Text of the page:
Cincinnati In The News
Greater Cincinnati is home to 10 of this year's Fortune 500 ranking of the largest U.S. public companies, led by Kroger at #20 and Procter & Gamble at #32.
A new Pew Research Center study says you'd have to earn $14.13 per hour in Ohio to afford a two-bedroom apartment, $14.31 in Indiana and $13.14 in Kentucky. The federal minimum wage is $7.25 per hour; Ohio raised its minimum wage to $8.10/hour this year.
WVXU's "Cincinnati Edition" show did a segment June 2 about abandoned local church buildings coming back to life, the subject of a recent Soapbox feature story by Rick Pender, interviewing him, Cincinnati Preservation Association Executive Director Paul Muller and Taft's Ale House brewer Kevin Moreland.
Governing Magazine's June issue looks at the nation's larger distressed cities and counties to identify the steepest declines in public employment. Hamilton County ranks 11th, cutting 26.8 percent of its workforce from its 2006 peak.
The Atlantic magazine has a long, nuanced story about the long path the Cincinnati Police Dept. has traveled from broken community relationships to today's role as a model for community-oriented policing. "For a great many other cities, Cincinnati's imperfect present provides a glimpse of a much better future," the article says.
The 1950s-era drama Carol, filmed in Cincinnati last year, debuted at the Cannes Film Festival this past weekend to outstanding reviews, writes Steve Rosen on the CityBeat staff blog.
The New York Times covers last week's announcements from Cincinnati Symphony Orchestra about its successful fundraising campaign and a new musician contract that will allow it to hire more full-time players, saying the CSO's success is in stark contrast to many other orchestras around the country.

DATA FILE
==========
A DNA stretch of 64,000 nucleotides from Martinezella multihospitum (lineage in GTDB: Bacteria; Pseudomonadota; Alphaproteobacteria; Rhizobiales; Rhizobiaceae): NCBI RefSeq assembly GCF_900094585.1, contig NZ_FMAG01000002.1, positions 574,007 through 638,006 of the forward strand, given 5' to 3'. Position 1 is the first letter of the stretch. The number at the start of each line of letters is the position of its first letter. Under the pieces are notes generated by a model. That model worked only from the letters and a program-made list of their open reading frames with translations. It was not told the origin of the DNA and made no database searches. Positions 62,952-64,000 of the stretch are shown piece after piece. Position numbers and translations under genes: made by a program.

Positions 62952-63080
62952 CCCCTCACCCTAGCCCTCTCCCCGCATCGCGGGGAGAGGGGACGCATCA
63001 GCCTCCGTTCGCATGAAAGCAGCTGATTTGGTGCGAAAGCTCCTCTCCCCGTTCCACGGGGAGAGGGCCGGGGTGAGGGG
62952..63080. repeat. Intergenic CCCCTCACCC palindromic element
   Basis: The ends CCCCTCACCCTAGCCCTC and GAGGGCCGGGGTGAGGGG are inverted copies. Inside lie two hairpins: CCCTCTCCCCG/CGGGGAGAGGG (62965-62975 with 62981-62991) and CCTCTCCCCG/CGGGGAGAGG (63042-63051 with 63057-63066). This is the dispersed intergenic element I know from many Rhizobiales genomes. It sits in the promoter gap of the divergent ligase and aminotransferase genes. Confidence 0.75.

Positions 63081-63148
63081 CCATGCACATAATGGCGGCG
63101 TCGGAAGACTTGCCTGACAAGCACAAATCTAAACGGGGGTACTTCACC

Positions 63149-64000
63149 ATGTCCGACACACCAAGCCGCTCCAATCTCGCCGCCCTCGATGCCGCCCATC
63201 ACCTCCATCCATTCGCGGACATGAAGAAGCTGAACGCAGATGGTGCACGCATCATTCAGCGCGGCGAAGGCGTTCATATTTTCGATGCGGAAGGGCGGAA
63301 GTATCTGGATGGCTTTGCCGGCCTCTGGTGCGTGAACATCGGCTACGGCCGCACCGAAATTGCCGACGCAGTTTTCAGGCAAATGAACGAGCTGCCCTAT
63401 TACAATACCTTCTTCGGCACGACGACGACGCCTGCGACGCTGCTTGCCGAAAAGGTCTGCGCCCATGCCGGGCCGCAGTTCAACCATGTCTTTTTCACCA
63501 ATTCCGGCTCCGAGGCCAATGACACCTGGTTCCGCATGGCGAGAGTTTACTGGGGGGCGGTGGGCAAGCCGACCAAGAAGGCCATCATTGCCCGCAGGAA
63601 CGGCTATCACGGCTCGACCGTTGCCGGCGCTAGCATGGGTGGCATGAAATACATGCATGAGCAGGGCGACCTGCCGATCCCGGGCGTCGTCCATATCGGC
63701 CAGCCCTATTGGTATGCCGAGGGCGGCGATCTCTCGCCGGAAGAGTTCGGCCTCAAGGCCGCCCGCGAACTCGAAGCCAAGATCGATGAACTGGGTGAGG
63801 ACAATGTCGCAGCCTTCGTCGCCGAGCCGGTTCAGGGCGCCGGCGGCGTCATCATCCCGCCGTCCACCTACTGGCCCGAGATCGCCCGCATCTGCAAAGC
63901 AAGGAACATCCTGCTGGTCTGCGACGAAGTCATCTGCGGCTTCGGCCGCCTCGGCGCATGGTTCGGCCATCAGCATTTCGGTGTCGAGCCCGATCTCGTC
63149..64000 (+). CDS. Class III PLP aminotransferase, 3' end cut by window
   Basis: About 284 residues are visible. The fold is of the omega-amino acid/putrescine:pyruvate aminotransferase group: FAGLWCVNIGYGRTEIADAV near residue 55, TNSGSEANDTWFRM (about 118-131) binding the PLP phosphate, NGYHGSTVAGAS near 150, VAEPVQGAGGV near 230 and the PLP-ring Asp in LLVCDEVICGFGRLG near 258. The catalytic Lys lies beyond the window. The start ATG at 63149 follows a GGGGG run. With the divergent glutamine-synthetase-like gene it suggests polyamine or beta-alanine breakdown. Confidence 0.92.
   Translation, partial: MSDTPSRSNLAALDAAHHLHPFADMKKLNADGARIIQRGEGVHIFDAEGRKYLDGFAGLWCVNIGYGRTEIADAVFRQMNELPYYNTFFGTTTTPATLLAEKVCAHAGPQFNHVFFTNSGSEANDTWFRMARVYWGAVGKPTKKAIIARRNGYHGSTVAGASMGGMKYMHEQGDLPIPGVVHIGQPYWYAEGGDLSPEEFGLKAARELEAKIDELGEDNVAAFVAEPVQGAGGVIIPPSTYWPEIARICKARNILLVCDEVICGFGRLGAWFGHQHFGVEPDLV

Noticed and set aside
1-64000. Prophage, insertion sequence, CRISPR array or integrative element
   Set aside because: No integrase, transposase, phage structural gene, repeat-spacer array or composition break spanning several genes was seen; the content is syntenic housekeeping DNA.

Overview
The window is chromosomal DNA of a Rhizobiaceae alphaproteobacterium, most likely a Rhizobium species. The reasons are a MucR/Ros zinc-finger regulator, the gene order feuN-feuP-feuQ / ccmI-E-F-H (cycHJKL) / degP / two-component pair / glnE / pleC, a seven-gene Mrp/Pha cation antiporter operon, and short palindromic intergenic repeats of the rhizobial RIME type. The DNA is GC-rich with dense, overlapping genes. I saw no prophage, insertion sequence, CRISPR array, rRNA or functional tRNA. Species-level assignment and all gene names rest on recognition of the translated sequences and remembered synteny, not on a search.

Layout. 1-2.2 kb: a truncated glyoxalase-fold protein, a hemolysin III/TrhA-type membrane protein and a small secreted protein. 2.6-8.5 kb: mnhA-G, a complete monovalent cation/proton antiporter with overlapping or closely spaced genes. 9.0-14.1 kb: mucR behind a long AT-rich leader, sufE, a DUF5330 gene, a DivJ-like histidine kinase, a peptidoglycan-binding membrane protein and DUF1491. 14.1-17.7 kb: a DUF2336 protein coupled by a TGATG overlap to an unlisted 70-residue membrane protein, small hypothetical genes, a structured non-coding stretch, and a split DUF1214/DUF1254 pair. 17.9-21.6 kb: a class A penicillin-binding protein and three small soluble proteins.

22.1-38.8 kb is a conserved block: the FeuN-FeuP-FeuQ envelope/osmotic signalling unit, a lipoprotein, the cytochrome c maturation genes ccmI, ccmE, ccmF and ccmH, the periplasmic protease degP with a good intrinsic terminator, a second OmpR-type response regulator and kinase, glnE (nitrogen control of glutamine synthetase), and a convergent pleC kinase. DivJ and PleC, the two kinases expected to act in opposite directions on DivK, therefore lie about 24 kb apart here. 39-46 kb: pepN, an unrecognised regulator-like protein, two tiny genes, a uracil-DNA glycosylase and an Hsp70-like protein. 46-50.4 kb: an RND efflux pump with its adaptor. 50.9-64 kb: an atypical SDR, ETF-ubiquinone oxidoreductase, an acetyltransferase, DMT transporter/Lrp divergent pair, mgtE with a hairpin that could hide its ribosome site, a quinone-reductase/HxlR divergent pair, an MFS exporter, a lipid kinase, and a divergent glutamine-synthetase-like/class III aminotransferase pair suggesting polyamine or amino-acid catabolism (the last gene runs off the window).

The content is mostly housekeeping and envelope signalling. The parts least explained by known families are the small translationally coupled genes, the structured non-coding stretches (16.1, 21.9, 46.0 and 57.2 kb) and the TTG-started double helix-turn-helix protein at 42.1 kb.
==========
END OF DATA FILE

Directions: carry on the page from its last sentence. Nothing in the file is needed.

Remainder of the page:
Dwell magazine has published a guide to "the country's hottest design incubators," including Cincinnati's manufacturing-focused First Batch, that it says are helping independent designers learn the basics of how to scale up and boost the local economy.
Ohio and Cincinnati are both in the news for expanding citizen access to government data via user-friendly data portals. Ohio was recently ranked the #1 state for financial transparency.
Cleveland recently opened its first downtown supermarket in modern times courtesy of the regional Heinen's chain, and supporters of that city's urban renaissance are still pinching themselves over the transformation. Cincinnati continues to dream of news like that.
Jobs are moving farther away from where employees live, according to the Brookings Institution, which found that the number of jobs within a typical commuting distance dropped by 7 percent for suburban residents between 2000 and 2012 and by 3 percent for city residents.
The New York Times advises on how to choose the right university for your M.B.A. degree, saying that if you want to work at Procter & Gamble you should enroll at Indiana University's Kelley School of Business, which has 172 grads now at P&G.
A feature story on the rebirth of three neighborhood markets in New Orleans, two as traditional food markets and one as a museum, reminds us of our local treasure Findlay Market and has lessons for neighborhood co-op market efforts in Cincinnati.
Soapbox Managing Editor John Fox, Michael Albarella from Nine Giant Brewing and Doug Newberry from Wiedemann Brewing were interviewed on WVXU's "Cincinnati Edition" program about the March 11 forum on Cincinnati's embrace of craft beer as community development.
Site Selection ranks the top U.S. cities for economic activity, based on the number of companies expanding or relocating, and Cincinnati is third behind Chicago and Houston. There were 196 expansion/relocation projects in Greater Cincinnati in 2014, according to the rankings.